At its introduction in 1978, the 95-hp Yamaha XS1100 — aka the XS Eleven — was the world’s fastest production motorcycle, clocking off the quarter mile in 11.78 seconds — a time unmatched by any prior machine. Magazines and testers were staggered. Says Motorcycle Classics:
“The massive XS laid down speeds never before seen by a Superbike of the period.”
What’s more, the 1101cc brute was simply unprecedented from Yamaha, whose largest machine to date had been the XS750 triple. Says AdamJames Licari of Licari Co.:
“This is the genesis for the Yamaha R1 — it was the first liter bike and first four cylinder produced by the tuning fork legends.”
AdamJames, who’s been riding and modifying these Yamaha powerhouses for the past decade, cut his teeth rebuilding old dirt bikes and vintage cars in the garage of his father, a mechanic, machinist, and engineer. His great grandfather Licari, a craftsman and carpenter, emigrated to the US from southern Italy before WWI. Today, AdamJames aims to carry on the tradition of his forefathers through his workshop:
“Whatever I do, I do with the thought of, ‘What would grandpa say if he were here?’ In the mindset of the good old days when every task was done right, and done once.”
With this 1980 Yamaha XS1100, Licari sought to build a one-of-a-kind motorcycle that captured the spirit of a cafe racer, achieving a balance of form, function, performance, and reliability. He went through every inch of the bike, repurposing OEM components when possible and leveraging his deep knowledge of these big air-cooled fours:
“This one is lightened, fully tuned, and considerably faster.”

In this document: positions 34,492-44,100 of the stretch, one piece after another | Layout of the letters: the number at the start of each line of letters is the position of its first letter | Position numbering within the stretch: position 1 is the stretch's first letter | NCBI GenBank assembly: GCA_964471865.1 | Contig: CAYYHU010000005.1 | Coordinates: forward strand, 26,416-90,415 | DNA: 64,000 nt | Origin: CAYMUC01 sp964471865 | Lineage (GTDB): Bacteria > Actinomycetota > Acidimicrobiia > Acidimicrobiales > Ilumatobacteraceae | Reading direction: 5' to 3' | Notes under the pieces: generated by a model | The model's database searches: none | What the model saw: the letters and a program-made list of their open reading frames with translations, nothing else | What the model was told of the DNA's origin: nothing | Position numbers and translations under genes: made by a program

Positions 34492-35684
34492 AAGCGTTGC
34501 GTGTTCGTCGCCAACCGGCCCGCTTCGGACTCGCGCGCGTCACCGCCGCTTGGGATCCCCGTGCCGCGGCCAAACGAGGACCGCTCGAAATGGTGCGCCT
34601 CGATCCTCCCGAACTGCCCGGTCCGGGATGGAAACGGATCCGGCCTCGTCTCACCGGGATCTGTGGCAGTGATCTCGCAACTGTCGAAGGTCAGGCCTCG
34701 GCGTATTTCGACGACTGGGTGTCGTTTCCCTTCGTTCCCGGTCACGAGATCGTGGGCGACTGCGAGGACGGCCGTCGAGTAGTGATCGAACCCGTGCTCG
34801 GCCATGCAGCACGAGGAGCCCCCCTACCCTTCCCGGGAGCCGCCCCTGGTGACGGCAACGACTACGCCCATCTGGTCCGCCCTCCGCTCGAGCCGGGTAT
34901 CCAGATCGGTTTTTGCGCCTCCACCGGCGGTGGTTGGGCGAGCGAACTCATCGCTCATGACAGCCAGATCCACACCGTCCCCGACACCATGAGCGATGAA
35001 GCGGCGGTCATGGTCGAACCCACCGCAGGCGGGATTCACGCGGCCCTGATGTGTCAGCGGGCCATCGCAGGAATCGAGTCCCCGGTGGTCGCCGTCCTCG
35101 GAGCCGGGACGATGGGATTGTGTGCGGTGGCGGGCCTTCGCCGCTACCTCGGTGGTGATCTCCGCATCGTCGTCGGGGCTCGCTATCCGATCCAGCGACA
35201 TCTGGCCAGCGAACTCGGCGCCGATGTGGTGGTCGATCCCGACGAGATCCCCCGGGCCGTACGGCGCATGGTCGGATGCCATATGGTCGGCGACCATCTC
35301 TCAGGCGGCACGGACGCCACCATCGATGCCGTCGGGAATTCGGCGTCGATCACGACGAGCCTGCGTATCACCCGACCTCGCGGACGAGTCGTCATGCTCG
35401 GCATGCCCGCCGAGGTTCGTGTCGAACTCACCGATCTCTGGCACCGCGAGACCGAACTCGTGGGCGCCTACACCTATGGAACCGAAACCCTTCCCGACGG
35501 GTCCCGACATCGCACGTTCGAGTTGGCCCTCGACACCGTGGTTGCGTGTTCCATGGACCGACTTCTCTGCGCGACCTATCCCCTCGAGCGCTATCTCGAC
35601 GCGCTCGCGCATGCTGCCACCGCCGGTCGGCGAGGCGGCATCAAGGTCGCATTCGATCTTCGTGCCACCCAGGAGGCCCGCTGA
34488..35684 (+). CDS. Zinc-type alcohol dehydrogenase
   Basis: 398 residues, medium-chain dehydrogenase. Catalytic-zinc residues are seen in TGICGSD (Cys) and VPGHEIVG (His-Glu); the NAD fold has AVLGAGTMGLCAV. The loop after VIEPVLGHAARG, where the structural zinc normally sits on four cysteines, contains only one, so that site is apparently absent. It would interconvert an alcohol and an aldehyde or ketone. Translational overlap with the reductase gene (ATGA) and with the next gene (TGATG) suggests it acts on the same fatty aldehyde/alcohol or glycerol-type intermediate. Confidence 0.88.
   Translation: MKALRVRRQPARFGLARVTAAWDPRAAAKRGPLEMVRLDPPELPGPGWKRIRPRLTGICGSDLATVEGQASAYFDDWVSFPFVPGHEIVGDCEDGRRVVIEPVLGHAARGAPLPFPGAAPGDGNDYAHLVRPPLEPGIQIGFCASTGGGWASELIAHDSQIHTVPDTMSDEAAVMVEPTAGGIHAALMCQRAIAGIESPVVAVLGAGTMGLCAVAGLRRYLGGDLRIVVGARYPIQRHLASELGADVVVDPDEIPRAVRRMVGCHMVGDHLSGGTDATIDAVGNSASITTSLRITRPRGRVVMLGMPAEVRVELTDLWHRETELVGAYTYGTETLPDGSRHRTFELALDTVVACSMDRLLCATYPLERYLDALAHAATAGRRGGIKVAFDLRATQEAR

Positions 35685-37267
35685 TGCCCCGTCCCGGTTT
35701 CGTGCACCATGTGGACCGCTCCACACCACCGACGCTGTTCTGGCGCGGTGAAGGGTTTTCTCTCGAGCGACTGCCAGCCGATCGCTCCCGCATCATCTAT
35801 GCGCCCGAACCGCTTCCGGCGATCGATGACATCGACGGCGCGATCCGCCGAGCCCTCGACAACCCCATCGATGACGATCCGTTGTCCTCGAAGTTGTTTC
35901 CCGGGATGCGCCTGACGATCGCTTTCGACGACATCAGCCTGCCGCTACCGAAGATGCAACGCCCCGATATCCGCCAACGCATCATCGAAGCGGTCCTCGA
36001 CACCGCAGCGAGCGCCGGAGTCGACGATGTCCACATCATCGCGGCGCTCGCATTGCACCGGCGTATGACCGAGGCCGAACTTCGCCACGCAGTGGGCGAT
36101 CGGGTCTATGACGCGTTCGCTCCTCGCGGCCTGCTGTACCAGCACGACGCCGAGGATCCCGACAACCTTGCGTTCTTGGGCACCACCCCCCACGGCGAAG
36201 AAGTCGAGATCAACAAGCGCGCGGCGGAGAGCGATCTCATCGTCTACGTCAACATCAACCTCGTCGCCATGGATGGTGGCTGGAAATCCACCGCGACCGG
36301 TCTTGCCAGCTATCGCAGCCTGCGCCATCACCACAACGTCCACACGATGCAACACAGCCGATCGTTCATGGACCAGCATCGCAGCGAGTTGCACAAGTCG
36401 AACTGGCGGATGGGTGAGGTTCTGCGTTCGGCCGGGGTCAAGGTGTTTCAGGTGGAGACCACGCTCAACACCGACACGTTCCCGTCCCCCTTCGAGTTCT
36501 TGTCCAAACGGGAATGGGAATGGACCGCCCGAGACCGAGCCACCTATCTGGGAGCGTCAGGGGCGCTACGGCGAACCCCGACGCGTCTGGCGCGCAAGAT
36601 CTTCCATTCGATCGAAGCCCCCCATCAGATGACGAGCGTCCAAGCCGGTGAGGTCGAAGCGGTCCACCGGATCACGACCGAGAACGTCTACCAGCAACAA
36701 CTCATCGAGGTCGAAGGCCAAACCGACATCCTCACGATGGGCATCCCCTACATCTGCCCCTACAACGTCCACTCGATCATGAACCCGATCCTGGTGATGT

Aptly named “Il Corvino” — Italian for “The Raven” — the bike was recently showcased at the 2020 One Moto Show, and will be a the Handbuilt Show in Austin next month! Below, we get more details on the build, and some stunning shots from AdamJames himself — an incredible moto photographer in his own right.
Yamaha XS Eleven: In the Builder’s Words
This is my recently finished, fully restored Yamaha XS1100 custom cafe racer named “il Corvino”, Italian for the Raven. Licari Co. is my last name, my great grandfather emigrated to the US from Italy before the First World War. He was a craftsman, a carpenter, and a man who built and designed many things with his hands. I push to carry on this tradition in all the works that I do.
When the XS11 was released in ’78, it was the fastest production motorcycle, capable of running the quarter mile in less than 12 seconds, producing 95bHP. This one is lightened, fully tuned, and considerably faster. Maintenance-free shaft drive keeps things clean. Quad Mikuni BS34mm carburetors deliver the fuel needed to make all that power. This is the genesis for the Yamaha R1 — it was the first liter bike and first four cylinder produced by the tuning fork legends.
I have gone through every single inch of this bike, hand-refurbished every component, a one-off minimalist wire harness, updated to a lithium-iron battery & charging system, etc. Every aspect of this bike operates and functions flawlessly. It is dialed in perfectly and is a total blast to ride. The entire idea behind this build was to put together a one of a kind moto that captures the spirit of a classic cafe racer, and to stay true to the ethos of the movement.